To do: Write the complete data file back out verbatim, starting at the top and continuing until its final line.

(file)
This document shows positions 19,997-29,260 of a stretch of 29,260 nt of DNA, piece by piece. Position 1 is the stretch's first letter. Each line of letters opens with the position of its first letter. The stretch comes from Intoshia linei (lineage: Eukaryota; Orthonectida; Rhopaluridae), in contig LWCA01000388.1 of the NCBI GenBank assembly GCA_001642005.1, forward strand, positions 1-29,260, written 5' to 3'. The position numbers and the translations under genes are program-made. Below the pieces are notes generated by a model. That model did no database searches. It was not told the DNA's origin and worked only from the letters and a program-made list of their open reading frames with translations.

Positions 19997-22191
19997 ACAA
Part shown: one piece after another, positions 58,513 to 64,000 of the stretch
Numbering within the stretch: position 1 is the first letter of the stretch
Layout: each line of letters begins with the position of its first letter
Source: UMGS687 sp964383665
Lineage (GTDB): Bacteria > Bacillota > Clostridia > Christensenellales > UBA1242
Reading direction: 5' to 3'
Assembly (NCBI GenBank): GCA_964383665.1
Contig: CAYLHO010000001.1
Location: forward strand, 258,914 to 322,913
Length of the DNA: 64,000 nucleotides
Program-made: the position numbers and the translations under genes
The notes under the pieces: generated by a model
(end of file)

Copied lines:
This document shows positions 19,997-29,260 of a stretch of 29,260 nt of DNA, piece by piece. Position 1 is the stretch's first letter. Each line of letters opens with the position of its first letter. The stretch comes from Intoshia linei (lineage: Eukaryota; Orthonectida; Rhopaluridae), in contig LWCA01000388.1 of the NCBI GenBank assembly GCA_001642005.1, forward strand, positions 1-29,260, written 5' to 3'. The position numbers and the translations under genes are program-made. Below the pieces are notes generated by a model. That model did no database searches. It was not told the DNA's origin and worked only from the letters and a program-made list of their open reading frames with translations.

Positions 19997-22191
19997 ACAA
Part shown: one piece after another, positions 58,513 to 64,000 of the stretch
Numbering within the stretch: position 1 is the first letter of the stretch
Layout: each line of letters begins with the position of its first letter
Source: UMGS687 sp964383665
Lineage (GTDB): Bacteria > Bacillota > Clostridia > Christensenellales > UBA1242
Reading direction: 5' to 3'
Assembly (NCBI GenBank): GCA_964383665.1
Contig: CAYLHO010000001.1
Location: forward strand, 258,914 to 322,913
Length of the DNA: 64,000 nucleotides
Program-made: the position numbers and the translations under genes
The notes under the pieces: generated by a model